I'll never forget the moment I waited at a counter in a nearby poverty-ridden city and stood before a woman whose ethnicity was not my own and asked for some coupons so I could feed my family. I'll be honest. I was the only white girl there. The sweet woman behind the dingy counter asked me my basic information, and I answered somewhat curtly. I didn't want to be nice because I was grieving that I was even there. But she was being so kind to me. Then she asked me my level of education.
I stood in front of her and had a moment that seemed like it lasted for five minutes as I grappled with trying to speak the words, "Master's Degree", without weeping. What was a white girl with a Master's Degree doing at a state run facility asking for help to buy milk and other groceries? I didn't belong here, I thought. I'm too educated, too privileged, for this. I knew all about the reasons why I was there. Nearly a year and a half of unemployment, rising bills, a young child, constant struggle to survive with basics, a relentless job search, and endless hardship. And then a friend told me about this program. As an “upper-middle class” girl, I never even knew such things existed, but I knew “those people” who “took advantage” of my good taxpayers money! And then there I was.
In the devastated economy, I wasn't alone. A recent news program did an extensive story about the new face of poverty in America because of our economy. More people live in poverty in the suburbs than in inner cities nowadays. Hard working folks who have been hanging on to their houses for years through unemployment are losing their homes and finding themselves at food banks. I wasn't alone, but it felt like it. I didn't need anyone looking at me with disdain in line at the grocery store, although they often did. I carried enough shame for all of us. Grateful for the help I received, I never once went to the grocery store without crying all the way home out of feelings of guilt.
It humbles me to think of my attitude in those days. I would have never said that I was biased or prejudiced against anyone. But when the rubber met the road, I realized that I indeed, was just that, even though I was a Christian. And God taught me a lot. He used those dire circumstances to humble me, purge my heart from some terrible sin, and give me a heart of deep and lasting compassion.
It's been flying all over the place it seems, this year. Hot topics that people love to hate. Chicken sandwiches and the gay community, gun lovers, the superficial Hollywood, or that person in line on welfare holding an iphone in their hand. And I've been grieved. Not over a particular targeted group or standout sin issue, but grieved over the way people speak and treat other human beings, especially other Christians.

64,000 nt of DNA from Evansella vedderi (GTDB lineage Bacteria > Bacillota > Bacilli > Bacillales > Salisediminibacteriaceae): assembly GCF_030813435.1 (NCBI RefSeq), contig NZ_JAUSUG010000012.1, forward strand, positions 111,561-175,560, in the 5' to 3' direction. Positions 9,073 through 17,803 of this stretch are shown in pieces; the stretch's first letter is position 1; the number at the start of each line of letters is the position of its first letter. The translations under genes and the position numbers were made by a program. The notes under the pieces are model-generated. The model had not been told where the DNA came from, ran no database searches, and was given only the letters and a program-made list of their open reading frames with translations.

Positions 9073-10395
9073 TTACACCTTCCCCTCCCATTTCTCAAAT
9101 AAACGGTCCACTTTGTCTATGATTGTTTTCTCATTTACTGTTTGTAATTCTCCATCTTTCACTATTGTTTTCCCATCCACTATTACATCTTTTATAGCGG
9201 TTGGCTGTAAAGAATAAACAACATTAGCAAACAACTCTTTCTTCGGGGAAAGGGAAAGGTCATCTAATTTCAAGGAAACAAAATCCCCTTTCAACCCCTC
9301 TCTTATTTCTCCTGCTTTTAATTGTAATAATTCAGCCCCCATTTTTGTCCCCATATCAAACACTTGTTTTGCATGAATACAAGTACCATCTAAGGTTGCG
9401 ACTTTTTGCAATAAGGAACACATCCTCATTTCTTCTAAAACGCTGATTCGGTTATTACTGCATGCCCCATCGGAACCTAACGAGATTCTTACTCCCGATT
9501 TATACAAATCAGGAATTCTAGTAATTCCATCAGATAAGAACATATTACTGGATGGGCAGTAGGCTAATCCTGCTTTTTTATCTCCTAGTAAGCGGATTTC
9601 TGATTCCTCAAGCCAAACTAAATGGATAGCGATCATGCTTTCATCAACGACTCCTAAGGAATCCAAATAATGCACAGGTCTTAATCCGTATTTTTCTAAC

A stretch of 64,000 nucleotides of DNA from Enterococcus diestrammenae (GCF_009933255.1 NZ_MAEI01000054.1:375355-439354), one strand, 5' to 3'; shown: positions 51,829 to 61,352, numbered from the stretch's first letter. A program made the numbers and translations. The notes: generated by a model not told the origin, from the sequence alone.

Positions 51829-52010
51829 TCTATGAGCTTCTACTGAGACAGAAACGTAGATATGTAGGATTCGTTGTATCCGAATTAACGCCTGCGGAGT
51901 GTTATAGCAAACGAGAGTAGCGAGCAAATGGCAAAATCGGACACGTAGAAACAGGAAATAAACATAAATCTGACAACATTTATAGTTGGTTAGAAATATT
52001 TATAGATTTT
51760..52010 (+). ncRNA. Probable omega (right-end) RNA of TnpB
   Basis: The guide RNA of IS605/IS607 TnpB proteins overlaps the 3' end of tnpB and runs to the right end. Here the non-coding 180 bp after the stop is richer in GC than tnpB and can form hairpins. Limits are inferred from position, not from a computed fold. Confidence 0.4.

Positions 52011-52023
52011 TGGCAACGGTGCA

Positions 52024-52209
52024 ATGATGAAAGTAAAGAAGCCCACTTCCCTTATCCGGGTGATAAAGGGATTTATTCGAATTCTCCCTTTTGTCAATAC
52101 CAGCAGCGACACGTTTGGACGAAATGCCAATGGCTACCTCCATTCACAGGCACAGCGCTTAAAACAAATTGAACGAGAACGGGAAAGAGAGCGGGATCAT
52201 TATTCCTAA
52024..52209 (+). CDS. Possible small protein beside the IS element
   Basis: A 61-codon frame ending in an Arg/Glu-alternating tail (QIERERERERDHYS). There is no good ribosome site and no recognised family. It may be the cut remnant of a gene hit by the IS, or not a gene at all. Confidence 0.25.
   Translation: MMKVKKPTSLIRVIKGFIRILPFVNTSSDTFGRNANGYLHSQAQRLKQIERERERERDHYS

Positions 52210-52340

Bias. Prejudice. Webster defines bias as a “bent, tendency” or “an inclination of temperament or outlook; especially: a personal and sometimes unreasoned judgment”. Prejudice is a “preconceived judgment or opinion” or “an adverse opinion or leaning formed without just grounds or before sufficient knowledge”. The worst part is that it is also “an irrational attitude of hostility directed against an individual, a group, a race, or their supposed characteristics”.
Doesn't it make your heart drop to think that as a Christian, we can spout our distaste for the “worldly” or someone we think is “taking advantage” of our rights or good graces? Maybe you don't say it out loud, but do you think it?
I say this in as gentle a way as I can, but Christian, don't be ignorant about these issues or the people around you that you think you know. You don't know them. You don't necessarily know their background, their beliefs, or their circumstances. Instead of speaking words that kill and destroy, or body language that shows your disapproval, have compassion. Show them LOVE! That's what Jesus did!
“And hearing this, Jesus said to them, 'It is not those who are healthy who need a physician, but those who are sick; I did not come to call the righteous, but sinners.” Mark 2:17
“Let no unwholesome word proceed from your mouth, but only such a word as is good for edification according to the need of the moment, so that it will give grace to those who hear.” Ephesians 4:29
“Then it happened that as Jesus was reclining at the table in the house, behold, many tax collectors and sinners came and were dining with Jesus and His disciples.” Matthew 9:10
“When he saw the crowds, he had compassion on them because they were bewildered and helpless, like sheep without a shepherd.” Matthew 9:36
More than anything, Jesus demonstrated His great love for us, dying for us, and loving us while we were still His enemies. THAT'S our example. It doesn't matter if you agree or disagree with someone's choices, lifestyle, sin issues, or politics. Your attitude, your heart, matters. But for the grace of God, we could be standing in their shoes. I know. I've done just that. If you find a little bit of truth here, a shadow of prejudice in the hallway of your heart, then I certainly don't judge you. I've had enough of that. But I do hope and pray that you will clothe yourself with kindness, asking the Holy Spirit to renew in you a sense of love for your neighbor, stains and all.
YOUR TURN! How has Christ's compassion changed you? What ways can you and I be more sensitive to the needs and circumstances of others around us? How can we better detect pride in our own lives? I LOVE to hear from you!
Not to us, O Lord, not to us, but to your name give glory. Psalm 115:1
Follow me on Facebook for more inspiration and discussion!
Find me on Twitter: Amber Lia and Instagram: MotherOfKnights
Start pinning on Pinterest as well!
View an Exciting Reality Show Life By Design, A TV Project!